As a young member of the Coast Guard, Eric Colby loved the view of the skyline from his base in New York City. He said he was taking in that familiar scene on Sept. 11, 2001, when two planes crashed into the World Trade Center.

Colby was one of many first responders who jumped into action that day. He said he helped transport injured people from Manhattan to the New Jersey side of the Hudson River on Coast Guard boats.

“There is not a single day that goes by that I don’t think about 9/11,” said Colby, 43. “I’ll never forget children in my arms screaming for their mothers and fathers.”

A back injury prompted Colby to leave the Coast Guard in 2006, and he now lives in Limington. He was one of more than 70 people who gathered outside the Cumberland County Sheriff’s Office in Portland on Monday night for the unveiling of a memorial to commemorate the terrorist attacks of 16 years ago. It was one of several events held around the state to mark the anniversary of Sept. 11.

“We talk about the whole term of ‘never forget,’ ” Colby said. “America has forgotten real fast. I’m just proud now living in Maine that there are people here who haven’t forgotten.”

The sculpture contains a small piece of steel from the World Trade Center. Cumberland County Sheriff Kevin Joyce acquired two pieces of the steel from the New York City Fire Department – one for the Maine Public Safety Pipes & Drums Corps and one for the sheriff’s department. On the campus at County Way, the steel is cradled between two granite pillars that mimic the twin towers and are flanked by flagpoles. Many of the materials, including the metal itself, were donated to the sheriff’s department.


Joyce said he hopes the sculpture reminds Mainers of the victims, first responders, military personnel and others affected by the terrorist attacks.

“This is a powerful monument to never let us forget all of those people,” Joyce said.

The crowd of public safety officials and spectators gathered Monday to see the sculpture for the first time. Speakers included Maine’s U.S. Marshal Noel March, who helped Joyce connect with the fire department in New York, and the memorial’s sculptor, Gregory Ondo, an assistant professor of art at the University of Maine.

“That memorial is not a gravestone,” March said. “There are plenty of those. That memorial, much like that flag, is a symbol of hope.”

For Colby, seeing the sculpture was emotional. He stayed as the crowd dispersed and the sky darkened. The air was warm, but he had goosebumps.

“It means the world to me to kneel down and touch it,” Colby said.


Other events Monday took place in Falmouth, Bangor, Auburn and communities elsewhere around the state. Earlier in the day, another commemoration took place in Greater Portland.

Carrying stones honoring deceased veterans from Maine, over 30 people walked 9.4 miles from the University of Southern Maine’s Portland campus to its Gorham campus to mark the 9/11 attacks on the World Trade Center and the Pentagon 16 years ago.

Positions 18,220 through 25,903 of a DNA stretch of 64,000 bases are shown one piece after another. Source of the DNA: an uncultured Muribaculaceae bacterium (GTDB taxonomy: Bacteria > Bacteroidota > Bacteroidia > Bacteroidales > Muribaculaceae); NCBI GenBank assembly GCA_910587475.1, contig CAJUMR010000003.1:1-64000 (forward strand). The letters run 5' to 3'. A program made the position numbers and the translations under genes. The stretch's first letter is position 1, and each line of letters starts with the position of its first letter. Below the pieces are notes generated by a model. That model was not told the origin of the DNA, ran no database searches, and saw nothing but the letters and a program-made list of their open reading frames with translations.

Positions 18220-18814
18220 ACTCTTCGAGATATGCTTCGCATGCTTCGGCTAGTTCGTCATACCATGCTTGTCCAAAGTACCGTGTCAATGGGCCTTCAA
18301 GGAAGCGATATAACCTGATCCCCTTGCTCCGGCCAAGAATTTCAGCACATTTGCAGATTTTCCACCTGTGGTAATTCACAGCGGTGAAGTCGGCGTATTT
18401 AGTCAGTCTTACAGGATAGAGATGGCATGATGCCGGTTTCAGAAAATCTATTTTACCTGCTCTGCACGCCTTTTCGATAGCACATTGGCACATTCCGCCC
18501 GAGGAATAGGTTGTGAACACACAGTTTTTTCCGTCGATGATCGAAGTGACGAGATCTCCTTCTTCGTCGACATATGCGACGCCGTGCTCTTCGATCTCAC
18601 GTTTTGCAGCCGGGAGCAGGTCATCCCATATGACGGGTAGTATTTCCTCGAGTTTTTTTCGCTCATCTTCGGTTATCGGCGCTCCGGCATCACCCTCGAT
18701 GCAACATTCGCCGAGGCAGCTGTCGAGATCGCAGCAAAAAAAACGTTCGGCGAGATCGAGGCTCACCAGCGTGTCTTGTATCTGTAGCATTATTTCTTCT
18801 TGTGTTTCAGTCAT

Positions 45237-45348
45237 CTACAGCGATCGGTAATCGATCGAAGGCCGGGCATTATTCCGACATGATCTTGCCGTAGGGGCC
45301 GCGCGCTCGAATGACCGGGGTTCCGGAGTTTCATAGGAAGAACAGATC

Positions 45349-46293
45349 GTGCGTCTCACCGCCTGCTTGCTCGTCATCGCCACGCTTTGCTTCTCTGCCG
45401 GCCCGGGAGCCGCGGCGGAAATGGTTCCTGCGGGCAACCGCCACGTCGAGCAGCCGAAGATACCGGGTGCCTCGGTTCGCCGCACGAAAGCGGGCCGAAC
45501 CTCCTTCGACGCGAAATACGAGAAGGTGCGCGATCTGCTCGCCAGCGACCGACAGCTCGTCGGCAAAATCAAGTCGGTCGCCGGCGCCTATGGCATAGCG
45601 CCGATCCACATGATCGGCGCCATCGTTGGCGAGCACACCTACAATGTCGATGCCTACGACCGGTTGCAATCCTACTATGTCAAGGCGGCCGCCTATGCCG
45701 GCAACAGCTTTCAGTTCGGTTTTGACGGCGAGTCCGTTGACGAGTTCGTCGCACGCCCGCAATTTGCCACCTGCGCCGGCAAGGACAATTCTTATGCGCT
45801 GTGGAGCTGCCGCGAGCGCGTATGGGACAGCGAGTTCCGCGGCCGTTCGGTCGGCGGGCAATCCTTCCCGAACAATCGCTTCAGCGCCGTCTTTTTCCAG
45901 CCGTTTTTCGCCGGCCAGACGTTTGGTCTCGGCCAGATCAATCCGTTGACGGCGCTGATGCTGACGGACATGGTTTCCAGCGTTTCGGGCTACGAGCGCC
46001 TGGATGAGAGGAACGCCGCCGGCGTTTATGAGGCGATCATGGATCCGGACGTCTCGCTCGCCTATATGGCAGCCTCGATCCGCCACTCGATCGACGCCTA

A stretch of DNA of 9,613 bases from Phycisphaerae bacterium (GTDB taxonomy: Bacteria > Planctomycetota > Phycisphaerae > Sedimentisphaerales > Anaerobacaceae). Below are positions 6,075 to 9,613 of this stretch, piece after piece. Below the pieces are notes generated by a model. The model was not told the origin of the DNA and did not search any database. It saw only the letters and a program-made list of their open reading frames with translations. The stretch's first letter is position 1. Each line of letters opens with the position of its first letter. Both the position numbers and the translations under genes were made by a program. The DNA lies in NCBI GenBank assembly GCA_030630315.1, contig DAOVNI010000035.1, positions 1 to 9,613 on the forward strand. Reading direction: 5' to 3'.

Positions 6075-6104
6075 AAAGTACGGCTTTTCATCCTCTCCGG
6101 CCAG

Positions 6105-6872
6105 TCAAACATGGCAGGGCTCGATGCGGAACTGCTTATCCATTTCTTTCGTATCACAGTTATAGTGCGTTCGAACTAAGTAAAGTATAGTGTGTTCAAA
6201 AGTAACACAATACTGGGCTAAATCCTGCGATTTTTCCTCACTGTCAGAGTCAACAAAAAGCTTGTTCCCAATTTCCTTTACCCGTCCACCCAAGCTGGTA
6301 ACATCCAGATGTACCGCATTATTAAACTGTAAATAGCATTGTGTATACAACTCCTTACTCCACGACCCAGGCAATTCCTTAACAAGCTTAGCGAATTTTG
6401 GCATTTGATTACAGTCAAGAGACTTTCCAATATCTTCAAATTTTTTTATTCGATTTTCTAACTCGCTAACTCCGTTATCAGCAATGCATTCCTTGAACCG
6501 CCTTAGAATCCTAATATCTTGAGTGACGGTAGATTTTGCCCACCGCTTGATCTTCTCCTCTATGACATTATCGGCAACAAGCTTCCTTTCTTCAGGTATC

Along the way, the group stopped at Riverbank Park in Westbrook, where they removed the stones from their packs and held them as they stood in a circle at a veterans’ memorial. One by one, they talked about the service member their stone represented, telling stories about the person’s life and family, why they decided to serve in the military and the circumstances of their death.

The program honors veterans who have died since Sept. 11, 2001.

“We’re not just carrying stones,” said Camden Ege, assistant coordinator of veterans’ services at USM. “We’re really carrying the memories of our fallen.”

Ege organized the hike, which included veterans, USM students, faculty and administrators, in conjunction with The Summit Project, which formed in 2013 with the idea of carrying stones honoring soldiers to the summits of Mount Katahdin and Cadillac Mountain.


“It’s pretty amazing that USM was able to put together an event like this on 9/11, which was the reason that so many of these service members joined the military,” said Greg Johnson, executive director of The Summit Project.

Each stone is engraved with a soldier’s initials, branch of service and dates of life on it.

“These stones weigh between a couple of pounds up to almost 20 pounds apiece, but in the grand scheme of things, that’s a very, very small weight to carry compared to what the families carry with them every day of their lives,” Johnson said. “We shoulder the burden, we bolster community and bring people together in honor of these men and women to pay tribute for what they’ve done for us.”

Megan Doyle can be contacted at 791-6327 or at:

[email protected]

Twitter: megan_e_doyle

Gregory Rec can be contacted at:

[email protected]

Twitter: gregoryrec

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